It is a shame that England does not celebrate its historical Catholic treasures more

As an American college student, I was afflicted with a very serious and incurable disease: Anglophilia. I had been reading CS Lewis, JRR Tolkien and TS Eliot. So when I turned up at Oxford in 1979 and realised my college was just up the road from The Eagle and Child, I was like a child in Disneyland. This was England at last! This was Oxford! Here were the haunts of my heroes!

So began my 29-year sojourn in what I came to call “the damp lands”. During that time I became an Anglican priest, a chaplain at Cambridge, a country vicar on the Isle of Wight and, finally, a Catholic. Then in 2005 the door opened for me to return with my family to my native United States and be ordained as a Catholic priest.

My 10 years as a Catholic layman in England was somewhat of an exile in the wilderness. It was therefore with mixed emotions that I accepted biographer Joseph Pearce’s invitation to be priest chaplain on a pilgrimage focusing on English martyrs and literary figures.

Up to the last minute I was regretting my decision. I had too much to do. I had my parish and my family to consider. Did I really want to go through the travel, the jet lag and delays only to spend a week on a coach bouncing around the congested roads of England with a bunch of enthusiastically ignorant Americans?

“Can you believe it, Sidney? They have baked beans for breakfast!”

“Is it called ‘cream tea’ because they put cream in their tea?”

“Why do they call them Beefeaters? I thought the steaks in England were generally pretty bad.”

But I had signed up, so I was in, and by the beginning of June we found ourselves at Heathrow, jet-lagged but ready to roll.

My regrets were banished immediately. My fellow pilgrims turned out to be the most good-hearted, pleasantly pious and well-informed group of enthusiasts. They had read our books and were also fans of Lewis, Tolkien, Chesterton and Belloc. I was with a busload of similarly afflicted Anglophiles. From Heathrow we headed for the Tower of London, where we were shown the monument on Tower Hill where St Thomas More and St John Fisher were beheaded, before we embarked on a detailed tour of the Tower from a Catholic viewpoint. I was moved to pray before the sad graffiti in the Salt Tower carved by Catholic prisoners, including the name of St Henry Walpole.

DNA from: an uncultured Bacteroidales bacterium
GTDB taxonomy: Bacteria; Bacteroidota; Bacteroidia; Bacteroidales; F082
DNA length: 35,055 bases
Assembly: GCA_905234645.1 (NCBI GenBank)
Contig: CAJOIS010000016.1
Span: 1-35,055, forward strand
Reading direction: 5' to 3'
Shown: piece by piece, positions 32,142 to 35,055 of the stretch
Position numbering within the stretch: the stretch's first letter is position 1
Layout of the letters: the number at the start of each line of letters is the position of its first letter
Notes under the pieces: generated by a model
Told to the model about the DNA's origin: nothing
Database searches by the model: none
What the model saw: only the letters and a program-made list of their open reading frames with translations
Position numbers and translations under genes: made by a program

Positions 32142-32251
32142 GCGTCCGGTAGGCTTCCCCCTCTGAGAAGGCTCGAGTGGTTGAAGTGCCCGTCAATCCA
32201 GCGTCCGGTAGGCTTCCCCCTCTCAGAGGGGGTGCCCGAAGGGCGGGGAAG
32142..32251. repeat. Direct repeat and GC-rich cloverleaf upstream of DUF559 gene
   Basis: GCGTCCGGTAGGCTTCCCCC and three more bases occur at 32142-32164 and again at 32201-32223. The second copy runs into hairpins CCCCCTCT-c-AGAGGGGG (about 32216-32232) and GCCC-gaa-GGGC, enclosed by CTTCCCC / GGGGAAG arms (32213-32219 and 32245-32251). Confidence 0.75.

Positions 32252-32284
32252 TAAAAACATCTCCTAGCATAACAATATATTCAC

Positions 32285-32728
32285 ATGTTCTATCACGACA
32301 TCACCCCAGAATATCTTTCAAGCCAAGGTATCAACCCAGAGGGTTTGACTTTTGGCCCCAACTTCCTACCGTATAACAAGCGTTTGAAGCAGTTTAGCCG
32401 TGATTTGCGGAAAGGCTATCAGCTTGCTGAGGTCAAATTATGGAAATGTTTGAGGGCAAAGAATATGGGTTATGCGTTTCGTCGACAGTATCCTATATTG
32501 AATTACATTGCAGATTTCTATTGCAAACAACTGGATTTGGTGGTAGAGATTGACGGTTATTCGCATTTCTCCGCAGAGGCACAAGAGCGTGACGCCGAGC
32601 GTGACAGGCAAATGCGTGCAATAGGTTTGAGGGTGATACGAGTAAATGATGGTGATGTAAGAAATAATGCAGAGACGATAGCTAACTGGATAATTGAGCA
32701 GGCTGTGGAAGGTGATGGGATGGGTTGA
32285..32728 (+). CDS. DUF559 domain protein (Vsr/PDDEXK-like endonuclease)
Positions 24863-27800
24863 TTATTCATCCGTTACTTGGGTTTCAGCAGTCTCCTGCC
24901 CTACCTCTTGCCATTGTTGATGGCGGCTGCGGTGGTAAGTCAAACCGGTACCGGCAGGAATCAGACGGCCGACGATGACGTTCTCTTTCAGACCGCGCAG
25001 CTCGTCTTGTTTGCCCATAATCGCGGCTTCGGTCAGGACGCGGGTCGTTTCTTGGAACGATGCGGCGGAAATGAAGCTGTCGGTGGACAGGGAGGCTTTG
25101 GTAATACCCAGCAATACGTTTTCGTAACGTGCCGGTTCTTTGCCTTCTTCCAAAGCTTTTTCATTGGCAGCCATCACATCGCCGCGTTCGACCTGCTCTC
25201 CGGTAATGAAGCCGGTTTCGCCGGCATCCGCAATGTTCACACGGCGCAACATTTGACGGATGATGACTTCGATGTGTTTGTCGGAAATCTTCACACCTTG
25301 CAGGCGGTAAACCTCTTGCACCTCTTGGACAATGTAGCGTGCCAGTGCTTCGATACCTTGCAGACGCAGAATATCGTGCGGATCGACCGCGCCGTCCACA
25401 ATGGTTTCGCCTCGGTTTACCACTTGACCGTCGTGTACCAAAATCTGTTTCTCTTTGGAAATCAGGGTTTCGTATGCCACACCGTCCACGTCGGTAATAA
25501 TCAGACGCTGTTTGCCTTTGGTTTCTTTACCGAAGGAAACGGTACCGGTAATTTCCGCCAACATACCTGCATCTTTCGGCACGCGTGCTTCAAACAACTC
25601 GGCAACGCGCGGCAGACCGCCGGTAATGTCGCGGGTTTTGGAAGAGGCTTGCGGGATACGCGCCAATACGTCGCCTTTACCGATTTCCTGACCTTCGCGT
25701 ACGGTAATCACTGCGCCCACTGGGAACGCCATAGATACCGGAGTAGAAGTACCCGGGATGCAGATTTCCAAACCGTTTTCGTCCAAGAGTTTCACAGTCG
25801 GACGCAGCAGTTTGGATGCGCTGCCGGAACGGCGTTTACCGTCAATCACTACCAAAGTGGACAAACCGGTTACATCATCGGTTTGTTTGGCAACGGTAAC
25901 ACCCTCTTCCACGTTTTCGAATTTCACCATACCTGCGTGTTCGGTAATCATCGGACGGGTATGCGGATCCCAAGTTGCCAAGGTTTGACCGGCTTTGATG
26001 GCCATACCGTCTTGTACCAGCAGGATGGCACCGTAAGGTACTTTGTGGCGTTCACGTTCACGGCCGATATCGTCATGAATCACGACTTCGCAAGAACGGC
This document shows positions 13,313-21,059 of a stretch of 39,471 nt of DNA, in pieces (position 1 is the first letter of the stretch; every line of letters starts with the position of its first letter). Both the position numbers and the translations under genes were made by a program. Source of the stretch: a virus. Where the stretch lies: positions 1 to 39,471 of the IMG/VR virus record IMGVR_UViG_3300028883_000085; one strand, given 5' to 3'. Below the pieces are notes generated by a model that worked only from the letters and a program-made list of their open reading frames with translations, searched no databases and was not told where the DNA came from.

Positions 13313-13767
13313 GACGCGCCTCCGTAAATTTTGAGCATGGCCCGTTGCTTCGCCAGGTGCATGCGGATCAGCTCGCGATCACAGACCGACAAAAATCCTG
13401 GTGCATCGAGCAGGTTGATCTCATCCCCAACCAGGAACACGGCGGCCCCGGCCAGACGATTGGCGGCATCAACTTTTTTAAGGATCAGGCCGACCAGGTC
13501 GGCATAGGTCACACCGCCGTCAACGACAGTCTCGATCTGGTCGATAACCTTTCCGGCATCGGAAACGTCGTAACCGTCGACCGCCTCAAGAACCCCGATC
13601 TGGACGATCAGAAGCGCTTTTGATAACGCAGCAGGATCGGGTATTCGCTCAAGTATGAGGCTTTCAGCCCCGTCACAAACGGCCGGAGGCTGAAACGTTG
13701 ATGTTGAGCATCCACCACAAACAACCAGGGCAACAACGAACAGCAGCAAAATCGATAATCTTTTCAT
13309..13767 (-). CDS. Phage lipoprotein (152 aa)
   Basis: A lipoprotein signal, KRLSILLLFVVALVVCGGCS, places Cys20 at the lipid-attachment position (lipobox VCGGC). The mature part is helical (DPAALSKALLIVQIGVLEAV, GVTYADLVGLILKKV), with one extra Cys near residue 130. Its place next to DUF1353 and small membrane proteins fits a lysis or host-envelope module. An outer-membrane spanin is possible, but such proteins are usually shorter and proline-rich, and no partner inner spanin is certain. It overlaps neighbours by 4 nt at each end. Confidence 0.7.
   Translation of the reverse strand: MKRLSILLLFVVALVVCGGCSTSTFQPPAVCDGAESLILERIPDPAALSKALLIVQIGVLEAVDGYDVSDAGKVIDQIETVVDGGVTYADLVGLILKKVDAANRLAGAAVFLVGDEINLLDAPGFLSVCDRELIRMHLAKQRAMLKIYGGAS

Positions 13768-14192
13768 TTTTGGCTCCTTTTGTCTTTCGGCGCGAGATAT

We took in St Etheldreda’s, the Oratory, Westminster Abbey and the Cathedral, and I had the privilege of celebrating Mass at Tyburn Convent for our group.

A pilgrimage is always full of unexpected graces, and one of the most astounding took place on the Sunday of our visit. It was the feast of Corpus Christi, and on our way to Walsingham we stopped to visit Oxburgh Hall. Joseph and I found ourselves seated in the famous priest hole, and after reciting the Paternoster and singing the Salve Regina we climbed out, only to be informed that if we were Catholics there was “some sort of special procession about to start”.

So off we scurried with our American pilgrims to find that a crowd had already gathered for a Corpus Christi celebration.

Afterwards, I asked an elderly gent if it was possible for us to celebrate our Sunday Mass in the chapel.

“Who should I ask about that?”

“Me.”

“Oh, are you the caretaker?”

“No, I own it. I’m Sir Henry Bedingfeld.”

Ah. Open large American mouth. Insert foot.

Sir Henry couldn’t have been a more gracious host. He provided us with vestments and sacred vessels, and our Mass in that location, where one family kept the faith (and still does) through the terrible persecutions, was deeply moving.

Walsingham was, as ever, enchanting and Stratford, Oxford and Sussex soon followed, all of which swarmed with memories and monuments to the great Catholics of England. The power of these places and people are not wasted, and it seems a shame that the English do not celebrate their treasures more.

As evidence of their power, on the last night of the tour a remarkable conversation took place. Our tour guide, Susan, was a delightful Englishwoman with no religion. The bus driver – an easygoing and pleasant professional – was equally ignorant. After dinner one of our enthusiastic pilgrims asked the driver: “Eric, when are you going to become a Catholic?”

To everyone’s surprise he answered: “I’ve lived in England all my life. Me and Susan said we never knew places like Walsingham existed. I’ve never encountered religion like this. When we were there she picked up a booklet on how to pray the rosary and I got a book that tells how to become a Catholic.”

Fr Dwight Longenecker is a parish priest in Greenville, South Carolina. Visit dwightlongenecker.com

This article first appeared in the latest edition of the Catholic Herald magazine (21/8/15).

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